What’s a hardworking bachelor carpenter doing with homegrown eggs? Frunk is part of the backyard chicken coop trend inspired by the grow-your-own-food movement. And he is certainly not alone – three neighbors within a one-block radius of my house in Norwood have backyard coops. Sure, there’s a little more noise in the neighborhood, but every time someone drops by with a dozen of these incredible eggs, I think: I could get used to this clucking.
The eggs are what motivated Frunk to raise chickens. As a carpenter, building the coop was easy. He converted an old motorcycle shed behind his house, using scrap material to build roosts and nesting boxes. He says the only materials he had to buy were chicken wire for their outdoor enclosure and a JOBOX (a large metal toolbox) to store food and scratch. “It’s important to keep their feed clean, dry and rodent-free, and the JOBOX is perfect for that,” says Frunk. “Recently, I also purchased an automatic chicken-coop door opener that opens the door at sunrise and closes it at sunset.”
Across the street, another motorcycle has been displaced to make room for layer hens. Jon and Katie Sapp decided to add a coop onto their utility/motorcycle shed after they chicken-sat for friends who have backyard birds. Jon is a handyman and got creative with his own henhouse. He enclosed a tall, south-facing swath of their yard so that the birds would have indoor and outdoor roosts and buried the fencing material eight inches to a foot deep to keep out predators. “I didn’t spend a whole lot of money, but it took me about a week because I made it really elaborate. I put linoleum floor down to make the cleanup easier. And people give me a hard time because chickens are pretty hearty and all that, but I actually insulated the coop. We took the extra step to make it kind of cozy,” says Jon.
The birds have fit right into Jon’s gardening cycle; he and Katie used to compost their kitchen waste, but now they feed the scraps to the chickens, and use the birds’ excrement to enrich the compost and fertilize their plants.
Down the street, Ross Dupuis started out with a small flock of chickens a few years ago, but now he’s stepped up his operation to include ducks, geese, peacocks and peahens – nearly 100 birds, total. Dupuis has several acres of land, instead of a small backyard coop, and his chickens are truly free-range. They roam about the property during the day and he shepherds them back to the safety of their five coops each night, where they can roost and lay eggs in nesting boxes. Dupuis didn’t let his early experiences discourage him – a whole shipment of mail-order hatchlings arrived dead because of a bout of ultra-cold temperatures, an owl made off with some of his young hens, and a fox walked brazenly past him with one of his chickens in his maw – and instead, he has fine-tuned his setup. Keeping predators away from his outdoor flock is a constant battle (“Dogs are by far the worst of all the predators,” says Dupuis), and he supplements the chickens’ grazing and bug-eating with special, custom-mixed feed of millet, cracked corn, oats and barley. Like many people with layer hens, he also feeds his birds oyster shells for calcium, to keep the eggshells strong. He says that giving them room to roam and putting their roosts as high as possible helps to keep the hens active. “The shells are harder, the yolks are brighter, more flavor…just an overall better egg. And there’s a relationship between a healthy bird and a quality egg.”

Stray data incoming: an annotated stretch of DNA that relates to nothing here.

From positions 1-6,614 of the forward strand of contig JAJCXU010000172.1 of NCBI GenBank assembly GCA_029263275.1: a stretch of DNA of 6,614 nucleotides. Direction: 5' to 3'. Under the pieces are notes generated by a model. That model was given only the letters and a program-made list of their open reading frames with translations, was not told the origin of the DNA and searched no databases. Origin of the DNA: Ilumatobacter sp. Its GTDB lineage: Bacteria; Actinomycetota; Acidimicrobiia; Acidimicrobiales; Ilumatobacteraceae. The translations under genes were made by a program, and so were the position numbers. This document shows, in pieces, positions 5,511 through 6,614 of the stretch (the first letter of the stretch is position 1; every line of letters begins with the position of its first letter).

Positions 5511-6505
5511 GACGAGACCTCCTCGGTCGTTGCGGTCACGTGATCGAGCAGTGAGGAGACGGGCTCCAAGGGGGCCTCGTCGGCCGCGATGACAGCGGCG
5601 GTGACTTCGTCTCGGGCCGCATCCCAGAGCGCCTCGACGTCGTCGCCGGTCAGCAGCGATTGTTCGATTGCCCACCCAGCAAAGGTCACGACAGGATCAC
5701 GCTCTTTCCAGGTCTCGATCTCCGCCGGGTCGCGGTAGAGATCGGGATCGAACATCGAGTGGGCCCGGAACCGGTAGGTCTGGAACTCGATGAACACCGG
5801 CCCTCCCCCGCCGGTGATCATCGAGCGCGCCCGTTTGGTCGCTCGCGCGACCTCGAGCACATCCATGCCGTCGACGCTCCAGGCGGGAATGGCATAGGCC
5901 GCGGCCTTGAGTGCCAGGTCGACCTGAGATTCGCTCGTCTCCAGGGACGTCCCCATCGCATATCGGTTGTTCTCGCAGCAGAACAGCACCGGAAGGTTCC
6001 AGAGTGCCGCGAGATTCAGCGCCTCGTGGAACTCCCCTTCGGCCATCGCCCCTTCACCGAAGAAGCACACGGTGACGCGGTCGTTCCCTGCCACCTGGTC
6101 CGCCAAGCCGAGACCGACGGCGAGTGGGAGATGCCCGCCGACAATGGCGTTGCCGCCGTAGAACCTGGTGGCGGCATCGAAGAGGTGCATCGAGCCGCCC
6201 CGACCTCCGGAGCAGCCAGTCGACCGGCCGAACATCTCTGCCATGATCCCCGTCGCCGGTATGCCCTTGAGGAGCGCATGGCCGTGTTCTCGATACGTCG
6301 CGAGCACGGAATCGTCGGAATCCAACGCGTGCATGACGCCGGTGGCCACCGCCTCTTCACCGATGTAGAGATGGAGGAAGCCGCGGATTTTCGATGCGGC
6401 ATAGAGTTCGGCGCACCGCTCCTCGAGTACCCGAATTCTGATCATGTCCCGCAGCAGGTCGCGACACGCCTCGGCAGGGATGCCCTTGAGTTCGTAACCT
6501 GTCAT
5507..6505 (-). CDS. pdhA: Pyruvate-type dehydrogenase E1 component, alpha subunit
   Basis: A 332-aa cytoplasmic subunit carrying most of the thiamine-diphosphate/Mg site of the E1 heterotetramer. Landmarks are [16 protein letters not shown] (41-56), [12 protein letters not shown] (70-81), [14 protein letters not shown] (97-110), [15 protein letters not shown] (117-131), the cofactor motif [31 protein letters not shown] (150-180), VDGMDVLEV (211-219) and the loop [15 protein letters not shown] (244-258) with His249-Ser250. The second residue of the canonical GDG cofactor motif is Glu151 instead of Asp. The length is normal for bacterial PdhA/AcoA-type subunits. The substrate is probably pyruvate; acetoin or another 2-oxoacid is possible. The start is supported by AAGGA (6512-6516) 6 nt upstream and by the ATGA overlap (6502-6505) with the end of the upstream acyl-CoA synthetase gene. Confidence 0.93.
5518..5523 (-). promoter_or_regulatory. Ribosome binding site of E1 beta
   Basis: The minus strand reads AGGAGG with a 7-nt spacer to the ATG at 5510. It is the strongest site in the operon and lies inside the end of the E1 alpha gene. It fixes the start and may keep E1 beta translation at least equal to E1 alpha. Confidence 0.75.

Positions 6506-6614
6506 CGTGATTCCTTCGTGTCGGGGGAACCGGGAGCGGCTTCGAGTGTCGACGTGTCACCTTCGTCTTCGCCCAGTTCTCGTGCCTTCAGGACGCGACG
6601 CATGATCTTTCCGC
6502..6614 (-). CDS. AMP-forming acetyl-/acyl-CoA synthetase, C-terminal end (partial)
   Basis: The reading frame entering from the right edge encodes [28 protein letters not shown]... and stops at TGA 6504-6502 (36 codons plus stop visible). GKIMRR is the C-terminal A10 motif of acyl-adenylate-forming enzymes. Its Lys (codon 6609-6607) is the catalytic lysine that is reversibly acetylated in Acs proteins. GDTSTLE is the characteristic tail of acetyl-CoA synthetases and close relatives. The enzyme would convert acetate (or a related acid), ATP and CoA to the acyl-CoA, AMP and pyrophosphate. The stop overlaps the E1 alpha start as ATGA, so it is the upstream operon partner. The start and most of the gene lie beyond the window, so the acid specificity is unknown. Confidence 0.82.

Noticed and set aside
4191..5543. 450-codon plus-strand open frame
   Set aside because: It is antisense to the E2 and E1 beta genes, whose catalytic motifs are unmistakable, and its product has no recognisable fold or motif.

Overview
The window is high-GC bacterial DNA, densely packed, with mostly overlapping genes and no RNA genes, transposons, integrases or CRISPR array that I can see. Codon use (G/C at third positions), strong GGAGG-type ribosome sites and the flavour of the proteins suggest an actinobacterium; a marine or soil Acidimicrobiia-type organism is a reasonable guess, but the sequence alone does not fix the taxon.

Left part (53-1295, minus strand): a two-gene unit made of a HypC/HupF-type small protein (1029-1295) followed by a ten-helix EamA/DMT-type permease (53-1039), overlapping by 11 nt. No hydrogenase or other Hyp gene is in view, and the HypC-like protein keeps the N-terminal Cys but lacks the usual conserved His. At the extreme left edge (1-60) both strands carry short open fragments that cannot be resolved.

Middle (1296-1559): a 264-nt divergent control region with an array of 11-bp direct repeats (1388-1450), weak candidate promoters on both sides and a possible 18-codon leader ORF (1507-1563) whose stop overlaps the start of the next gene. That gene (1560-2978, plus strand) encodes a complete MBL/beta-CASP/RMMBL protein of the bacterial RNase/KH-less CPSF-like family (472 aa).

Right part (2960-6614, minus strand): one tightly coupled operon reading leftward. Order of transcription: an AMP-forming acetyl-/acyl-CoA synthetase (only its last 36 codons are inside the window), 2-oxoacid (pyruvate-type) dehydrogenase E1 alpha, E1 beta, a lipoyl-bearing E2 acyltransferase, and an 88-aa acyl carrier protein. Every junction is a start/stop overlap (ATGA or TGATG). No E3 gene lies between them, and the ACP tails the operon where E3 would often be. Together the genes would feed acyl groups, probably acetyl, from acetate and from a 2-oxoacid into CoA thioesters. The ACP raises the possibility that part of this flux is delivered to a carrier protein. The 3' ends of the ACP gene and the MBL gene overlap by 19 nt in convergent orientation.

There’s also a relationship between the type of bird and a good egg. Dupuis is becoming interested in more exotic breeds – he has Junglefowl, believed to be the progenitor, or ancestor, of all chickens. Because they haven’t been hybridized, the Junglefowl are heartier and better at flying away to defend themselves from predators. A good breeding pair is worth $1,000-$1,500, says Dupuis, which is more than I paid for my old Subaru. He is going to try cross-breeding Junglefowl with a high-altitude bird that produces lots of good eggs, and he might just create the perfect backyard bird for people in the Telluride area.
Tony and Barclay Daranyi of Norwood’s Indian Ridge Farm and Bakery are the local experts on raising chickens, and they keep both meat birds and layers. They have mobile trailer coops that let their birds graze all over the farm, a luxury most backyard coop keepers don’t have. But a chicken’s needs are fairly simple, says Tony. “Whether your coop is permanent or mobile, the elements needed are the same. You need to be concerned with a way to feed and water your birds, you need to provide comfortable and safe shelter during daylight and nighttime hours, and you need nesting boxes and roosts.”
Other tips the Daranyis give to DIY coop creators and chicken keepers is to make sure that the hatch door is easy to open and close, and that you let the birds in each night; to use straw in the nesting boxes and wood shavings on the floors; and to add lighting in the winter to stimulate the hens to keep laying eggs. They also advise using fresh-milled grains to supplement the birds’ diet of grass and bugs.
And to anyone who wants to raise a few chickens to save money on eggs, it’s probably not going to be cost-efficient – even if you’re not insulating your coop, buying an automatic door or using an expensive breed. “A small backyard flock can never compete with the price of eggs from an industrialized operation. You may be saving a little money, but not much,” says Barclay. “You are paying for the taste and quality of a fresh egg, insect control and the pleasure of having your own flock. I’ve had chickens all my life and find they are a constant source of joy and entertainment.”
But unless you have a lot of land, there’s one thing a neighborhood coop doesn’t need, she says: “Just don’t get a rooster. Waking up your neighbors with their crowing early in the morning won’t win you any brownie points.”